But this was not through any lack of endeavour. Samuel’s primary objective as High Commissioner of Palestine had been the creation of a unified political body representative of both the Jews and non-Jews of Palestine in equal measure. He had spent his first four months setting up an Advisory Council comprising leaders of the Jewish, Christian and Muslim communities. In 1922, he had sought to replace this with an enlarged Legislative Council, consisting of twelve representatives of the Palestinian population, in the hope that over time, the ratio of Palestinian representatives to British officials on the Council would be increased and lead to greater Palestinian self-government. Not once had Samuel suggested anything other than an equal balance of Jews and Arabs on either the Advisory or Legislative Councils. Following an announced Arab boycott of the elections for the Legislative Council in 1922, Samuel had met with Arab leaders of the Moderate Party to encourage Arab participation. When this failed, he hopefully extended the deadline for voting until May. Unfortunately, the Arabs remained uncooperative. Further undermining Wasserstein and Huneidi’s claim that Samuel’s ultimate ambition in Palestine was the creation of a Jewish state, is the fact that Samuel did not seize this opportunity to establish a Legislative Council exclusively made up of Jews. Instead, he remained determined to encourage Arab cooperation with the administration, persuading the British Government to support the creation of an Arab Agency in the Summer of 1923. Unfortunately, this was to be rejected by the Arabs once again.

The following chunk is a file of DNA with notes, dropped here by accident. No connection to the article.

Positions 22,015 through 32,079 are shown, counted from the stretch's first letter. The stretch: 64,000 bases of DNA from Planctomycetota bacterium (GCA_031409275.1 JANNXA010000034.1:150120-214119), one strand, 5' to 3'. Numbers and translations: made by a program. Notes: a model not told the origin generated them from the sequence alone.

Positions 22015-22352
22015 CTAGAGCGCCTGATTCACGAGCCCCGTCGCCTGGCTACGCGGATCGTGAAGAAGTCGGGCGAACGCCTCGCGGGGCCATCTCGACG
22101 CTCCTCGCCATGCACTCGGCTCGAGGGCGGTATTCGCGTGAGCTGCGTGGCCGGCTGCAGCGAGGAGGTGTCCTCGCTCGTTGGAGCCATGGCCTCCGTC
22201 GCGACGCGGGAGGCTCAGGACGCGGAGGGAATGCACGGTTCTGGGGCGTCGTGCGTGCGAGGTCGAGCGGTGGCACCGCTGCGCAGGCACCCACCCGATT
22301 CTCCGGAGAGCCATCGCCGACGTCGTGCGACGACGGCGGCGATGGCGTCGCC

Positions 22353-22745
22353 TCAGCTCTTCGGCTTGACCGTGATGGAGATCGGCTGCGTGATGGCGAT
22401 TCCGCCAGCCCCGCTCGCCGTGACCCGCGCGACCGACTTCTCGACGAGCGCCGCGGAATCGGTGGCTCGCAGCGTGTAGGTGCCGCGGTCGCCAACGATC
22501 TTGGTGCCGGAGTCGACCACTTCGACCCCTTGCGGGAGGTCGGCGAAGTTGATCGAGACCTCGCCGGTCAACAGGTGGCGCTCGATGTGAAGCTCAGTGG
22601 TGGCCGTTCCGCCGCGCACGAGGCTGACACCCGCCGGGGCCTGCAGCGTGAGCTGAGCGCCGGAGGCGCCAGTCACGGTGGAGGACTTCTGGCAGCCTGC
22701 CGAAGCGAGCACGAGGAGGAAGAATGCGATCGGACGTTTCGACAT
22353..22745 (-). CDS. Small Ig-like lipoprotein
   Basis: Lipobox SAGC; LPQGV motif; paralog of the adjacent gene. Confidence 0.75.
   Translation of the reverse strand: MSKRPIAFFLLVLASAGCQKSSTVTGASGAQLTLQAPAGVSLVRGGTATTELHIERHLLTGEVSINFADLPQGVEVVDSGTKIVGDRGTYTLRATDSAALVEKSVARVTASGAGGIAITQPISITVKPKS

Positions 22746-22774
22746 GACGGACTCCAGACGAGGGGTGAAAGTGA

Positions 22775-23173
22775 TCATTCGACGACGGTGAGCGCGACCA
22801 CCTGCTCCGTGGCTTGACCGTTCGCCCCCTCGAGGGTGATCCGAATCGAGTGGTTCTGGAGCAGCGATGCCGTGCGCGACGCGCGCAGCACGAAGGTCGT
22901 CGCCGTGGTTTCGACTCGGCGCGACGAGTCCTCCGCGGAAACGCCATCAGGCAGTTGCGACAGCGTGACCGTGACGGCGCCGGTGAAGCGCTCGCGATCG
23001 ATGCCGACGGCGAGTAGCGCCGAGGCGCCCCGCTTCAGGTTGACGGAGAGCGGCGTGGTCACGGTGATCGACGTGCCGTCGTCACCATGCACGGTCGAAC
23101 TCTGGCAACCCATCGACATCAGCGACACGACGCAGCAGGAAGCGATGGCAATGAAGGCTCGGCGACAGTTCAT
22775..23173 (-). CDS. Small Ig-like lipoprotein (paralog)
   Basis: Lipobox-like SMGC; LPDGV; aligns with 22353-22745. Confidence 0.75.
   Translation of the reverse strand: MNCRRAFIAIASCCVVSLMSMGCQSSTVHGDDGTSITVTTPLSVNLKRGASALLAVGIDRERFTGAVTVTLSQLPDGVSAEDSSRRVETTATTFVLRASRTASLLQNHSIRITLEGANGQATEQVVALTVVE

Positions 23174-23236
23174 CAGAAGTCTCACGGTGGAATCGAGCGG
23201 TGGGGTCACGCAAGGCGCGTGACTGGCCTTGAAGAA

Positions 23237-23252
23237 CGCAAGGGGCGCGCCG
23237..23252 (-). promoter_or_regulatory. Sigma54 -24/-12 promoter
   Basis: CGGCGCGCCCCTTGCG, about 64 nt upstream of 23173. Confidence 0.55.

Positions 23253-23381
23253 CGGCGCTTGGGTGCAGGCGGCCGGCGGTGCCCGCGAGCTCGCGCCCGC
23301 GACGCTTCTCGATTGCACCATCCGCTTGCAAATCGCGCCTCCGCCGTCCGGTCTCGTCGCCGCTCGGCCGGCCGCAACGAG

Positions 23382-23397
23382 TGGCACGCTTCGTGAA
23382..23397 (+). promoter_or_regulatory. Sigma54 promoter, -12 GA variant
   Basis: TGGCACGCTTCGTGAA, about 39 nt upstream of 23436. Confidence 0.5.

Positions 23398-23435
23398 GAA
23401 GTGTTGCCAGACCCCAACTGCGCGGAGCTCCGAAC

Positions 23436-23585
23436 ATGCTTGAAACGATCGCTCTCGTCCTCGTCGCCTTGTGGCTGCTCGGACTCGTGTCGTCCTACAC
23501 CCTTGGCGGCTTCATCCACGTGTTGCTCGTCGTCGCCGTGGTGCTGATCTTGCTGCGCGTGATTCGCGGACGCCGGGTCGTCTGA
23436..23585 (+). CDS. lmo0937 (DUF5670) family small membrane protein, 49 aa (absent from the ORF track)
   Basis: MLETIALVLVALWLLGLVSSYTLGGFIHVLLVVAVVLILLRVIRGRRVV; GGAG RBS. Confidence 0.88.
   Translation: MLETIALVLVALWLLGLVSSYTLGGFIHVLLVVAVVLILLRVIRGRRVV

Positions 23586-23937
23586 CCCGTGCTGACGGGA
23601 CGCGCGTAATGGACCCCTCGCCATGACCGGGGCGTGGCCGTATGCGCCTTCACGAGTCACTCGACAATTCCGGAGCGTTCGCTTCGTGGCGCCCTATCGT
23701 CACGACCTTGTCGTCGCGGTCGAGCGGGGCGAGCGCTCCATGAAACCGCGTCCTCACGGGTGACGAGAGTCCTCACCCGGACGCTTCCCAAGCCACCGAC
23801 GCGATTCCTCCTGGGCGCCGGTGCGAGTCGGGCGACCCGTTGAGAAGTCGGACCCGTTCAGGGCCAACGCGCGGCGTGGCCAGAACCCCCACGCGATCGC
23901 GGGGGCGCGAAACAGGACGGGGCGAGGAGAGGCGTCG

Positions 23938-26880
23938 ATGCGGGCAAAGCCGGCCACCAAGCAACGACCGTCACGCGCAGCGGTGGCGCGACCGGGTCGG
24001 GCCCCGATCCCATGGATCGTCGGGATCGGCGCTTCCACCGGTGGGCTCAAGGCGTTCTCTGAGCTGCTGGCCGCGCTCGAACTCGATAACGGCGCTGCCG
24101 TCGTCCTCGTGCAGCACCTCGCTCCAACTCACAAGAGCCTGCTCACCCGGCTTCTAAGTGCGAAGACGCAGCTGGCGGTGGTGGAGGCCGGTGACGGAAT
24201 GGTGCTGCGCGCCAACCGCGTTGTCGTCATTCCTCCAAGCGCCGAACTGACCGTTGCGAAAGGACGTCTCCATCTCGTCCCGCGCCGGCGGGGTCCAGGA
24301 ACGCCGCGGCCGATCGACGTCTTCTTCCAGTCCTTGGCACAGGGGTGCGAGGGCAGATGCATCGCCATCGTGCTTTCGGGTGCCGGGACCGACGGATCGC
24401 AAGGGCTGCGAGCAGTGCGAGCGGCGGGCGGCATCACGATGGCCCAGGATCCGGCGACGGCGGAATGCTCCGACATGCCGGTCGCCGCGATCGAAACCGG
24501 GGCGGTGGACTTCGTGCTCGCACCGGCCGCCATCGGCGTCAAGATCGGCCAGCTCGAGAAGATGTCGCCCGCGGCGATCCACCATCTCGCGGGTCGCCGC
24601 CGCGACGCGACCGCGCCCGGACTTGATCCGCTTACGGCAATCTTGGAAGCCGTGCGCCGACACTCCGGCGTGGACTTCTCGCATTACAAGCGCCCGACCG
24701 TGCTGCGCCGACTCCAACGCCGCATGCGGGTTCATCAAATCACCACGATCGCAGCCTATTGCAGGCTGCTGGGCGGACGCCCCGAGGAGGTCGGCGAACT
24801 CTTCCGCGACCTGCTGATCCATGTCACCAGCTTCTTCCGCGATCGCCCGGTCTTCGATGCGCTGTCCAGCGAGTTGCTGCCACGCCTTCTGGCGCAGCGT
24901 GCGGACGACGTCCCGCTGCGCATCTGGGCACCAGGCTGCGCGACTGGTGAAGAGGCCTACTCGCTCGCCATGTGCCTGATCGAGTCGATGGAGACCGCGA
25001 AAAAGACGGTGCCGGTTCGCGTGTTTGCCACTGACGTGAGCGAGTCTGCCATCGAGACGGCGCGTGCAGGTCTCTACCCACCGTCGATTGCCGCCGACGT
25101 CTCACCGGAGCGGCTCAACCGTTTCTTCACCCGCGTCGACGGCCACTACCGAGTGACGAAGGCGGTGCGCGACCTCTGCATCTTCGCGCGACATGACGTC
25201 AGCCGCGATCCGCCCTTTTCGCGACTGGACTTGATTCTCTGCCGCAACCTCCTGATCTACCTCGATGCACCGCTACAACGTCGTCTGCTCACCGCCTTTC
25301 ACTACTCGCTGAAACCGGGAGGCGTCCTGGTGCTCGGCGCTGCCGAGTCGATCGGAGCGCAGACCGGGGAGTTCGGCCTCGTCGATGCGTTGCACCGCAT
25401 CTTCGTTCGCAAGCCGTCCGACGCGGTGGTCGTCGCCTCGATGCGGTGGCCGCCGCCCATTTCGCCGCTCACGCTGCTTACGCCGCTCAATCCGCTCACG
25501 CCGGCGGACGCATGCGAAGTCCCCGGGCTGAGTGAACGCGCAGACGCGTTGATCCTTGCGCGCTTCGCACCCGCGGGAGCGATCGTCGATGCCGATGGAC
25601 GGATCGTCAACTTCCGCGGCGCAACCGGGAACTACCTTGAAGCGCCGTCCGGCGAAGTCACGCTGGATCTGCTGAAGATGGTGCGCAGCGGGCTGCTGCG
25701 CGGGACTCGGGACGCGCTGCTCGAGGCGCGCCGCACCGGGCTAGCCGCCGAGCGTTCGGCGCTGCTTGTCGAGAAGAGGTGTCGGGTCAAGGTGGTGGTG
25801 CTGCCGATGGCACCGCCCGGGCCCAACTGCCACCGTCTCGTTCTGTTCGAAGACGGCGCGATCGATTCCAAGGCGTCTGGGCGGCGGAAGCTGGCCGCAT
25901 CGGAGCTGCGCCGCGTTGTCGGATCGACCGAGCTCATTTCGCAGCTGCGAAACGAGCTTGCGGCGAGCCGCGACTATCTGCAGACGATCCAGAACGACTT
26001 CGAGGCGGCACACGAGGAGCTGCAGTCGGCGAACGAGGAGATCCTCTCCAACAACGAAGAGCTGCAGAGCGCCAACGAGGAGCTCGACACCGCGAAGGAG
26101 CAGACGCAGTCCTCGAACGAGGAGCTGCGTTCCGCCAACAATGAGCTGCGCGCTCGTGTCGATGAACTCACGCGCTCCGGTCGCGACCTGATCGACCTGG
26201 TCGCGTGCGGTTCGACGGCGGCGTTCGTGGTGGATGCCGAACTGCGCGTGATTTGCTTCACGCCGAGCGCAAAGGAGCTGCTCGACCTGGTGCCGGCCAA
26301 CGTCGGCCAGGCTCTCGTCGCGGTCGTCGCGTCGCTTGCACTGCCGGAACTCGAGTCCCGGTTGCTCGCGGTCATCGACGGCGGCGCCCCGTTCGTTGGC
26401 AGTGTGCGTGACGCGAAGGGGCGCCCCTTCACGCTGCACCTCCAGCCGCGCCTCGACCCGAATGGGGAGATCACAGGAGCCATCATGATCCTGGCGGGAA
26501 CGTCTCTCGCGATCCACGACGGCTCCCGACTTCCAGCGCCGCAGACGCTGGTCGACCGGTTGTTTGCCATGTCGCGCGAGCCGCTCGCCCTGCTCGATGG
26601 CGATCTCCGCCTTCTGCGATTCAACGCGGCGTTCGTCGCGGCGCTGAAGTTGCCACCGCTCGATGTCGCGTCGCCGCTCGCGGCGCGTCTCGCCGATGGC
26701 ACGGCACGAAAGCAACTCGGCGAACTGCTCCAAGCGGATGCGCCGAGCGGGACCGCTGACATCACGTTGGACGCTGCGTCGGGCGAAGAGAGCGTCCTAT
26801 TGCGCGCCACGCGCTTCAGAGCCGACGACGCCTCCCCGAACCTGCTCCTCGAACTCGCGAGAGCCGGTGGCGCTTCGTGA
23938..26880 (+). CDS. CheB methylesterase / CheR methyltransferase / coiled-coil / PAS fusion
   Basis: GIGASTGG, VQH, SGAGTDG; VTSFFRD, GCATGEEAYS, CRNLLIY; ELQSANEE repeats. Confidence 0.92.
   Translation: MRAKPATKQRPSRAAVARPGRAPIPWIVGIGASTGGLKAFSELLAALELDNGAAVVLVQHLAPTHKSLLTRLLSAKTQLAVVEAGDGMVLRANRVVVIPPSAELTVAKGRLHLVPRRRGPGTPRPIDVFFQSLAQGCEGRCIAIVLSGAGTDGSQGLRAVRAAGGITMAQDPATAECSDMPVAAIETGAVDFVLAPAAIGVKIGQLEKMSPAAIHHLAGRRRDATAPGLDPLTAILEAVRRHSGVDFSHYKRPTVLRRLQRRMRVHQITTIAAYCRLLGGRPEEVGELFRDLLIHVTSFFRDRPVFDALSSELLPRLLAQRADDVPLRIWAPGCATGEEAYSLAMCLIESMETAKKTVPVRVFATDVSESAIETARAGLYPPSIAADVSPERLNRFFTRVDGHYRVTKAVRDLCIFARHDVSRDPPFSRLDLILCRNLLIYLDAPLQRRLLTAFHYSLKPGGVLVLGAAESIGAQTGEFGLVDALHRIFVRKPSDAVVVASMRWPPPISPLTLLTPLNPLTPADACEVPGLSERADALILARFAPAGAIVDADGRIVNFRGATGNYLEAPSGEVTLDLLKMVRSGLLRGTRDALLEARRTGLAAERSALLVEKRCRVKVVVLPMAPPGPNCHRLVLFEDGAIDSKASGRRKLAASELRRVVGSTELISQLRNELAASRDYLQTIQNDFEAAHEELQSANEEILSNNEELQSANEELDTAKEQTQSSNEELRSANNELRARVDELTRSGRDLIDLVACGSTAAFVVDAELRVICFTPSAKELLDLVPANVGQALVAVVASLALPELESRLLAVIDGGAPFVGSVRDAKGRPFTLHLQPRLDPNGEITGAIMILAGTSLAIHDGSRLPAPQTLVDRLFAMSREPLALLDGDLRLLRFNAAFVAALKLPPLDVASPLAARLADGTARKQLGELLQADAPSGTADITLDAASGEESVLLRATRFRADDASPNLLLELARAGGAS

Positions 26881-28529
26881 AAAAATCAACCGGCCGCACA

Samuel had also devoted a great deal of his time in Palestine to ensuring equal employment of the Arabs and Jews in the civil administration, again refuting Huneidi’s claim that Samuel’s administration was ‘largely Zionist’, disguised as British: Samuel permitted both communities to apply for the most senior positions in government, while insisting that an equal number of Jews and non-Jews be employed in the Palestinian police force.[83] After the failure of the Arab Agency scheme in 1923, Samuel placed even greater emphasis on encouraging Arab participation in the administration.